This property at the corner of 39th Street and Central Avenue is part of the area that will be developed for new duplexes. The environmental cleanup sign attached to the fence has since been removed.


Nine lots that were once the site of a gas manufacturing plant operating in Sea Isle City more than 100 years ago have been sold for $7 million and will be developed for new housing, according to a realtor involved with the sale.

All of the property was sold as one package during an online auction conducted this month by Ten-X Commercial, a national real estate company.

Altogether, the property consists of 1.19 acres in the area of 39th Street and Central Avenue and 40th Street and Central, only about a block and a half from Sea Isle’s downtown business district, Promenade and beaches. The land is residentially zoned for single-family homes or duplexes.

Nick Preuhs, a Sea Isle realtor with Long & Foster who was involved with the sale, said a local development group beat out four other bidders to buy the land. The name of the developer will not be disclosed until the deal closes in a few months, he noted.

“I can’t say who the winning bidder was. They want to keep that private until closing. It is a local development group,” Preuhs said in an interview Tuesday.

Preuhs believes the developer will probably build duplexes to maximize the value of the property.

“They are duplex-size lots,” he said.

An aerial view shows all of the property that was auctioned off outlined in yellow. (Photo courtesy of

The property is comprised of nine full-size residential/multi-family parcels each ranging from 5,500 square feet to 6,050 square feet, except for two lots at 209-211 40th Street that have been combined to measure a total of 11,000 square feet.

“For purposes of development, each parcel can accommodate a two-unit side-by-side townhome or single-family home, ideal for capturing the upswing in residential rental demand now and into 2022. This location is a very popular destination location for travelers, in addition to residents who reside in this market, to enjoy all coastal amenities,” according to the property listing.

Jersey Central Power & Light, the current property owner, received state regulatory approvals to sell the land after the utility company cleaned up contaminates stemming from a gas manufacturing plant that operated in Sea Isle from 1889 to the 1920s.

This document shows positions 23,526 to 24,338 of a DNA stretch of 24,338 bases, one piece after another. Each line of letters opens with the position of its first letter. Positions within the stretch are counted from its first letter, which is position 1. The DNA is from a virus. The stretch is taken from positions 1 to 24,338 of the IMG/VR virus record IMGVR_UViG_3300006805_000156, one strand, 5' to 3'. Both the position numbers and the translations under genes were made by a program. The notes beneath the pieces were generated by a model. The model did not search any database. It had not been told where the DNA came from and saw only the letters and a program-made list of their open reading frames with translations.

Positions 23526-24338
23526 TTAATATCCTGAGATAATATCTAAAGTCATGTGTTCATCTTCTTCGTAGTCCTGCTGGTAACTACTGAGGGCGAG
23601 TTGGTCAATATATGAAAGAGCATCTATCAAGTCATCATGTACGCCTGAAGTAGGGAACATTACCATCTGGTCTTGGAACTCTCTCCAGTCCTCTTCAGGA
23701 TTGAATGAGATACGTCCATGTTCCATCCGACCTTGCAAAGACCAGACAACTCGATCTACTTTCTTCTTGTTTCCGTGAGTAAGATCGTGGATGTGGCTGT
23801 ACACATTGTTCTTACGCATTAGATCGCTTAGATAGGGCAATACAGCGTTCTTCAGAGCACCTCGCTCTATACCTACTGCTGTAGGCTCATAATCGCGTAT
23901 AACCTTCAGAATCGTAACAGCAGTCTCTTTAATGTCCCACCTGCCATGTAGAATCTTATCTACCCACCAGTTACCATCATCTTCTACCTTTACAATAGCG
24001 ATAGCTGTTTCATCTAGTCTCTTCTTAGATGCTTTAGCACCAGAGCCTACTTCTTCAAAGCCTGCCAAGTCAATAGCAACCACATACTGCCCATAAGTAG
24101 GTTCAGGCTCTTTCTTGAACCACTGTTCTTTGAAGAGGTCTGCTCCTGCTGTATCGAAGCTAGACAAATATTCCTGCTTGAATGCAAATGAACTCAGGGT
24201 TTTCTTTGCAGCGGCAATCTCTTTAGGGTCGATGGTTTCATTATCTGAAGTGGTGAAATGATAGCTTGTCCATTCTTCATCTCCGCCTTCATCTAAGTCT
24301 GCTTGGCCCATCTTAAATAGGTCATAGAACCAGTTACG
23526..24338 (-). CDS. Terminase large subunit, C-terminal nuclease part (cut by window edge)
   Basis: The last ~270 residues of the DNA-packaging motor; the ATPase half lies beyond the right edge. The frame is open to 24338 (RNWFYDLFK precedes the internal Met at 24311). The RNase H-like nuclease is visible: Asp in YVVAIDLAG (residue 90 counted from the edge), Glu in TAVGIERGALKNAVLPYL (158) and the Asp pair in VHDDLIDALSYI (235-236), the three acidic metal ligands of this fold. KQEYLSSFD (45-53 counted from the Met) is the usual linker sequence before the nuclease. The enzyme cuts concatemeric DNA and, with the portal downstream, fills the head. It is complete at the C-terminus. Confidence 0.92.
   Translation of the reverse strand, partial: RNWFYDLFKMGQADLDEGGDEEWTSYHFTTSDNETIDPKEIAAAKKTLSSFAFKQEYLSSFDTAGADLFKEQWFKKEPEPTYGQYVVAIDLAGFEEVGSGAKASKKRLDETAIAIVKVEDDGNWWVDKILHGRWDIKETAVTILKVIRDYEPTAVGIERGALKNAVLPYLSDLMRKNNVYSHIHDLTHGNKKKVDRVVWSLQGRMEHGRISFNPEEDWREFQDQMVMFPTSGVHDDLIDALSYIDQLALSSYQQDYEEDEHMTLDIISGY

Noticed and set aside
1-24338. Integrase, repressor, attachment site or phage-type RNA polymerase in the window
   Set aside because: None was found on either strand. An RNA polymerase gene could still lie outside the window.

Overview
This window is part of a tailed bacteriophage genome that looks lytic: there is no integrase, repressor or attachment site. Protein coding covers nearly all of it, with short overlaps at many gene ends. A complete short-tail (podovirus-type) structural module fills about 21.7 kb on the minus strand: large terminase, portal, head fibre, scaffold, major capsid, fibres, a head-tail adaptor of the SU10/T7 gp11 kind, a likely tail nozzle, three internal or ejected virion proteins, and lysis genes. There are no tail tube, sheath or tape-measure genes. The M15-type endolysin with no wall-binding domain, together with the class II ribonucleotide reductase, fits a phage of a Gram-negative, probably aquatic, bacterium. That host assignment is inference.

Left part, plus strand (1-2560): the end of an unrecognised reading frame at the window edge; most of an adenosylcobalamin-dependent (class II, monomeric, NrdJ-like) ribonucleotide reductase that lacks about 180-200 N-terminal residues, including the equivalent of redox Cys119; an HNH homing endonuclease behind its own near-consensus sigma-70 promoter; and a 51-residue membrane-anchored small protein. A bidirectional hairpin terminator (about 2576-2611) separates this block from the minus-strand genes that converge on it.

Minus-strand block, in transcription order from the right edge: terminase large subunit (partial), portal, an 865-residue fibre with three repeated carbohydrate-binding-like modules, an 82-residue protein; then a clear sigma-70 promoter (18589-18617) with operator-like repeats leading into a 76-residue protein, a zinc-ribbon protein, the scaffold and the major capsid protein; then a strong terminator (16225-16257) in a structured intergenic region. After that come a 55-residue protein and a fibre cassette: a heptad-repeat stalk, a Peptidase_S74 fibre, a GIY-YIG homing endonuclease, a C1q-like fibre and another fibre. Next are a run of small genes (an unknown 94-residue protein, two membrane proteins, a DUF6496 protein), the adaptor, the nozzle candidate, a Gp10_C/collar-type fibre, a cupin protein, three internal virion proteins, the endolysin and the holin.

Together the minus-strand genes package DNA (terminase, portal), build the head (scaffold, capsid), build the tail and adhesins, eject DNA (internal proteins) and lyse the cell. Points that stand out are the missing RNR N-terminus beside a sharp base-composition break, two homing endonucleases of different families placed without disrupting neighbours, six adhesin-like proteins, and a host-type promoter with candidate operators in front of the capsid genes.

JCP&L bought the former gas manufacturing plant in 1926 and had the responsibility of remediating the remnants of coal tar and oil that were found in the soil and groundwater, according to a document describing the property sale.

Since 1987, JCP&L has conducted environmental investigations of the site while working on cleanup plans in cooperation with the New Jersey Department of Environmental Protection, the document said.

The cleanup of soil and groundwater contamination opened the door for JCP&L to sell the land.

A grassy lot on 40th Street between Central and Cini avenues was part of the land sale.

The largest piece of property included in the sale is a grassy parcel wedged in between existing homes along 40th Street between Central and Cini avenues. It is surrounded by a padlocked chain-link fence.

Another parcel that was part of the package of land is located at the corner of 39th and Central in the shadow of Sea Isle’s municipal water tower. This site also includes a padlocked chain-link fence as well as a sign that says, “Environmental cleanup in progress at this site. Sea Isle City former manufactured gas plant.”

Another smaller parcel that was part of the sale is at the corner of 40th and Central.

Preuhs said the auction was a “cut-and-dry” process that produced a price in line with his expectations.

“That’s right about what I expected,” he said of the $7 million winning bid. “Nine lots is a lot to take on at one time.”

In a shore town where many homes are squeezed into tiny lots, more than an acre of land in Sea Isle represents a significant piece of property.

Separate from the property sale, JCP&L also sold off four homes it owned adjacent to the auctioned property. The homes were once privately owned, but JCP&L purchased them after the discovery of soil contamination stemming from the old gas plant. The contamination has been cleaned up and the homes are considered safe, allowing them to be sold by JCP&L.

They included both units of a duplex at 220 40th Street listed at $1.8 million, both units of a duplex at 214 39th Street listed at $1.7 million, a never-occupied condo unit at 207 40th Street listed at $1.2 million, and two condo units in the same building at 218 39th Street that were listed at $600,000 each.

This duplex at 214 39th Street was listed at $1.7 million.

Preuhs, who was also involved with the sale of the homes, said most of them sold for the list price or close to it. The exception was the condo unit at 207 40th Street, which attracted a bidding war and was sold above the asking price, he noted.

All of the homes were priced at under-market value, Preuhs said.

The homes hit the market at a time when Sea Isle’s real estate has been hot. Reflecting a boom fueled by low mortgage rates, a surging stock market before Russia’s invasion of Ukraine and the shore being seen as a safe haven from the COVID-19 pandemic, Sea Isle has now become a million-dollar housing market.

The median sale price for homes in Sea Isle has jumped well above $1 million and shows no signs of significantly slowing down because demand is high and inventory is low, realtors say.